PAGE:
Monday, December 30, 2013

Invest in Bitcoin services, not Bitcoin itself, says economist

Economists advise would-be Bitcoin investors to put their money in peripheral services instead of holding on to the crypto-currency itself, which could be problematic due to volatility.

Bitcoin is on the rise. And it’s on the decline. These are statements that one might commonly encounter days, if not hours, apart. As a global, de-centralized crypto-currency, Bitcoin has proved itself useful in both local and cross-border transactions. However, its value is much too volatile for conservative investors.

It might be good to speculate on the movement of Bitcoin’s value, but you might lose money if you’re not careful. Case in point: prior to the holiday season, Bitcoin shot up to about $1,242 per coin. At present, it’s hovering at around $703. This is bad news for those speculating on Bitcoin by buying the currency and then waiting for the value to shoot up. However, it could be good news for those speculating against the currency by acquiring derivatives or contracts-for-difference taking a “long” position against Bitcoin.

According to economists, smart investors should not look at Bitcoin as an investment instrument itself. Rather, it would be better to invest in companies that offer Bitcoin-related services. For instance, Li Ka-shing, the richest person in Asia, has invested into Bitcoin payment processor BitPay*through holdings company Horizons Ventures. This is a sound investment choice, says John Greenwood, London-based chief economist at Invesco, which designed Hong Kong’s pegged currency system.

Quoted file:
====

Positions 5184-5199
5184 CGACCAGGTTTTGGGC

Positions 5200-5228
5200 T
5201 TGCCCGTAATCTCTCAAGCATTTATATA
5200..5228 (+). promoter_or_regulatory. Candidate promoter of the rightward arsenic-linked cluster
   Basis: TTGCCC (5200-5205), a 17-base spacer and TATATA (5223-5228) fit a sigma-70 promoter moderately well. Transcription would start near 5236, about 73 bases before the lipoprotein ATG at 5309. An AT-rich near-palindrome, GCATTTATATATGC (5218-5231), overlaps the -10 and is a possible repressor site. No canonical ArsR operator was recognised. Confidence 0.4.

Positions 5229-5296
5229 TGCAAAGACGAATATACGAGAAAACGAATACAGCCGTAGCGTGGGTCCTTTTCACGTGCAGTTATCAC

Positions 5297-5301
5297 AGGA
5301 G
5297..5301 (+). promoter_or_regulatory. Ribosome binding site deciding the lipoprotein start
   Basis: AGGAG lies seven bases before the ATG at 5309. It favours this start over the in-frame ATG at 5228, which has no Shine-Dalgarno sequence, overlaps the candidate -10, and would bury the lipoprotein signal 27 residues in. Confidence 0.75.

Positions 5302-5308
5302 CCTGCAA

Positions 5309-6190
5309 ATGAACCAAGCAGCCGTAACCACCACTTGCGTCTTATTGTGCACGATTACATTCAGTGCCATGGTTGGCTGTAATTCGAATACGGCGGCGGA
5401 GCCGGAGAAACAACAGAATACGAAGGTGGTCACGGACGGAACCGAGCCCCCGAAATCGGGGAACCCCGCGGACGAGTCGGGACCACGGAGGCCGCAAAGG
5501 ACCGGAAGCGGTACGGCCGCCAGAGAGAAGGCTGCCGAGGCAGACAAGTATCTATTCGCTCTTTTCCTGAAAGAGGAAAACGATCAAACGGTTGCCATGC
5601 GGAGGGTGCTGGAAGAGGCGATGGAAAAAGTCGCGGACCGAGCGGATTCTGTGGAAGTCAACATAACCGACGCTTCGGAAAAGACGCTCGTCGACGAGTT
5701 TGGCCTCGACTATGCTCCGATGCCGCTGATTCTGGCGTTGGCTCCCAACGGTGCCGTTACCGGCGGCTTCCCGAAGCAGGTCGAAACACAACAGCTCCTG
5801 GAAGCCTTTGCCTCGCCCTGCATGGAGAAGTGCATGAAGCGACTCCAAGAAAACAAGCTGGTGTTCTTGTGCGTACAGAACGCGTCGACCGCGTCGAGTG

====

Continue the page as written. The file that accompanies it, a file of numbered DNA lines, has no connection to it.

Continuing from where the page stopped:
Greenwood likens investing into such “peripheral activity” with the gold rush, in which investors “made more money out of selling shovels and picks to gold-diggers than anyone ever made out of the gold mine.”

The economist added that Bitcoin is simply not reliable as a global currency because it does not meet three requirements. First, a currency needs to be an effective medium of exchange for a wide array of goods and services. Second, it should be able to provide a long-term store of value, which enables its use as settlement for long-term contracts. Third, it needs to be a universal unit of account.

Bitcoin’s de-centralized nature has actually enabled the currency to become popular in China, where users were able to mitigate government control on capital movement across borders. However, this has also been cited as one reason why China’s government has clamped down on the use of Bitcoin for paying for goods, to the extent of outlawing conversion between Bitcoin and the local currency.

Still, holding on to Bitcoin has proven to be beneficial for certain individuals, especially those who had the currency from the start, prior to its rapid rise in value. A few Bitcoins a couple of years back might already be worth millions of dollars today. But with volatility, the value could be difficult to predict in the medium- or long-term, which is why service providers that offer value through Bitcoin-related transactions might be the winners here.

Source: South China Morning Post

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